If shooting at f/22, is a fast 1.8 lens still considered fast?

Started Apr 17, 2011 | Discussions thread
SteveL54 Senior Member • Posts: 2,709
Low Light Electronic Range Finder Test

edwardaneal wrote:

I disagree. The focus system may only need as much light as it can get with an f/5 or 5.6 lens in reasonable light and it may not focus faster or more accuratly with more light, but when you get that f/5 or f/5.6 lens in lower light the focus system can start to miss focus and hunt for focus where as if you had an f/1.4 or f/2.8 lens on the camera the lens would pass as much light to the af system in low light as the f/5 or 5.6 lens did in good light.

sometimes if the light gets too low my 70-300vr will hunt for focus. In these same lighting conditions my primes do not.

If you think I am wrong test it. mount a variable apreture zoom lens and get it in a low light situation at the long end where it is only f/5.6. by sure your AF assist is turned off - I would bet it is fairly easy to get it hunt and not focus well. Then try it with an f/1.4 prime in the same light on the same focus target.

That test has already been done.

See this thread:


Despite being skeptical, Kerry did a controlled test and determined low light focusing capability is not improved by larger aperture lenses.

Nikon camera body specifications do not indicate the lens aperture in the minimum EV specified for AF operation. I've never seen Nikon literature say low light AF performance is improved by using larger aperture lenses. Wouldn't you think they would list that as an advantage of their higher priced lenses?

Marianne did another controlled test where she blocked only the f/5.6 region of a 50 mm prime. (See the next post in that thread: Lessons of the Dot) That would block only a very small portion of the entire light coming from that lens. However it rendered the camera incapable of AF operation.

I have since performed the complementary test of closing down the aperture of a f/1.4 50 mm prime while the electronic range finder (ERF) is operating under very poor light. The advantage this test has over comparing an f/5.6 max aperture lens to a f/1.4 aperture lens is that it eliminates all other variables that might come into play when switching lenses.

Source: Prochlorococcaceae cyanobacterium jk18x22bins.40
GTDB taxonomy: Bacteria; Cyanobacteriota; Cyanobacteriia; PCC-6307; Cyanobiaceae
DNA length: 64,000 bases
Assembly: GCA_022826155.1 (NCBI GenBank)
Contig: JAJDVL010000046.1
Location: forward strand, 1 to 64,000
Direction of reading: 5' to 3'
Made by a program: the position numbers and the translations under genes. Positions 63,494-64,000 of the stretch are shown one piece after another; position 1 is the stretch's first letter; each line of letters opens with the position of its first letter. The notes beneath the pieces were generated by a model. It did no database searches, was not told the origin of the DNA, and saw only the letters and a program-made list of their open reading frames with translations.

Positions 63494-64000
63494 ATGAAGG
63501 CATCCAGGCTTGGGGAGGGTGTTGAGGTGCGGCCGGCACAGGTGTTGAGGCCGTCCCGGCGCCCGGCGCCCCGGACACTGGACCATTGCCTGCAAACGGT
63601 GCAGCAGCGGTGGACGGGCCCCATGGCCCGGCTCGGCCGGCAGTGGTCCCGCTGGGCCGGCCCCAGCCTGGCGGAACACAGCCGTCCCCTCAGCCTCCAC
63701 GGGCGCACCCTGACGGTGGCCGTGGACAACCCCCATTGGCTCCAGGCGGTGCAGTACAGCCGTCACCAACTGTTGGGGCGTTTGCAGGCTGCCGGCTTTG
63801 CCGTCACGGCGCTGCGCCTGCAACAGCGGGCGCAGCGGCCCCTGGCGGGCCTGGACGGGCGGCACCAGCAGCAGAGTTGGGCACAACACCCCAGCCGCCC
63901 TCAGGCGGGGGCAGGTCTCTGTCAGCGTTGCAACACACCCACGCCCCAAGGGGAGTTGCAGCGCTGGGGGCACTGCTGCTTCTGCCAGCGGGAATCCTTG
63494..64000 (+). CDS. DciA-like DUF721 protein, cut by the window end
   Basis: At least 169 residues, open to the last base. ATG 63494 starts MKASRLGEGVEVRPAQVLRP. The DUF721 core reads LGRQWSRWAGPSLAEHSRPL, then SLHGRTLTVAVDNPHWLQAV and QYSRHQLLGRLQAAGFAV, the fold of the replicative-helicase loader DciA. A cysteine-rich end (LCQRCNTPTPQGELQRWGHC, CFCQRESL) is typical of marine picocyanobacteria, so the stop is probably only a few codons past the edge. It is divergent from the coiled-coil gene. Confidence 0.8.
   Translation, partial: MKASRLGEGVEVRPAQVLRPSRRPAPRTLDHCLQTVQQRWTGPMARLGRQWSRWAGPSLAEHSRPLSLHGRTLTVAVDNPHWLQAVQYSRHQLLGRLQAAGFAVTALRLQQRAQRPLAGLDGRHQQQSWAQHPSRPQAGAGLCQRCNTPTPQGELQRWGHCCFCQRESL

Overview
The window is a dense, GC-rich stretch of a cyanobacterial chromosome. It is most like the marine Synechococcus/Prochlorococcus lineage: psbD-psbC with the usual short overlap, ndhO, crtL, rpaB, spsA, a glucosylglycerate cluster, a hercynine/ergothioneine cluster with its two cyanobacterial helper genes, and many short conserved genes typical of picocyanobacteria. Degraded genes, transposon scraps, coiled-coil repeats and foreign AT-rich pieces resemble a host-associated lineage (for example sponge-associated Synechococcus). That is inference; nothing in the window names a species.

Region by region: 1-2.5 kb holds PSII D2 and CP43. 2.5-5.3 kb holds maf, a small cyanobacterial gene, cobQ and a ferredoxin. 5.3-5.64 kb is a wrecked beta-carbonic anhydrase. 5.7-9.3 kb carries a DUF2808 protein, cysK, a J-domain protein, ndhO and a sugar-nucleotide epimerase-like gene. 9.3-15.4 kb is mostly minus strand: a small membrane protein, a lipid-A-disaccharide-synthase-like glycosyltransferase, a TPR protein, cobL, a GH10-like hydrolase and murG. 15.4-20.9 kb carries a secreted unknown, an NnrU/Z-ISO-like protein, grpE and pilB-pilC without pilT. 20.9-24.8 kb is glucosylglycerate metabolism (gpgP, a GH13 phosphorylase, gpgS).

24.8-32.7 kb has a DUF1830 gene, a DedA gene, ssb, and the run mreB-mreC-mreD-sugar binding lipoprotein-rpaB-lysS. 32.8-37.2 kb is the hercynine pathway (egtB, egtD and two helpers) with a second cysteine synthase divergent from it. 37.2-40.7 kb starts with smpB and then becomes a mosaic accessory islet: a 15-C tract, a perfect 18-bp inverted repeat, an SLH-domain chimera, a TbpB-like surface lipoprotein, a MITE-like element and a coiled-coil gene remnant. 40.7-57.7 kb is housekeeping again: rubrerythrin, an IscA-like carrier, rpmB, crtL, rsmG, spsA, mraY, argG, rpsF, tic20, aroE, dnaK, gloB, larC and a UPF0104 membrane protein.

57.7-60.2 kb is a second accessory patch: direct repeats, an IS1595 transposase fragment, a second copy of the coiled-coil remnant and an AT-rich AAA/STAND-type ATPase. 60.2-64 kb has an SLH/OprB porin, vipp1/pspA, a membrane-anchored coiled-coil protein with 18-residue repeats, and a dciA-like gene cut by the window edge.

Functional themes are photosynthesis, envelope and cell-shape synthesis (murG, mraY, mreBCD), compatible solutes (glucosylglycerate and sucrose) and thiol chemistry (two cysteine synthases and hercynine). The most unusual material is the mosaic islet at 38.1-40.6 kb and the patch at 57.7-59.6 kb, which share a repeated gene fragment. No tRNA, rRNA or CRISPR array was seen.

I had to use an old screw mount (M42) lens on my D300 which allowed me to manually stop down the aperture while the ERF was reading the target. I have an M42 to f-mount adapter which allows me to use the lens from my first SLR (now 40 years old) The camera electronics are completely oblivious to the lens settings.

I used a high contrast target similar to what the Nikon service centers use for AF adjustment tests. Camera was on a good tripod and ball head. At full aperture and under normal room light I focused the lens until the indicator became solid.

Then I turned down the lights until the ERF started to blink. (The ERF in-focus indicator blinks on/off once per second if there is not enough light and/or the target has insufficient contrast.) The room was rather dark at this point. Then I raised the light just enough to get the indicator to come back on steady. That establishes the ambient light limit for the camera's AF operation when the lens is set wide open.

Then I closed the aperture done one full stop at a time until the indicator started to blink at 1 Hz. The aperture at which it started to blink was f/8. Turn the dial back to f/5.6 and the focus indicator came back on steady. So despite the rather dark room the ERF continued to indicate in-focus down to f/5.6

I can repeat the same procedure under normal room light conditions and the same thing happens. The ERF works fine down to f/5.6 but turn it one more stop down to f/8 and it just blinks.


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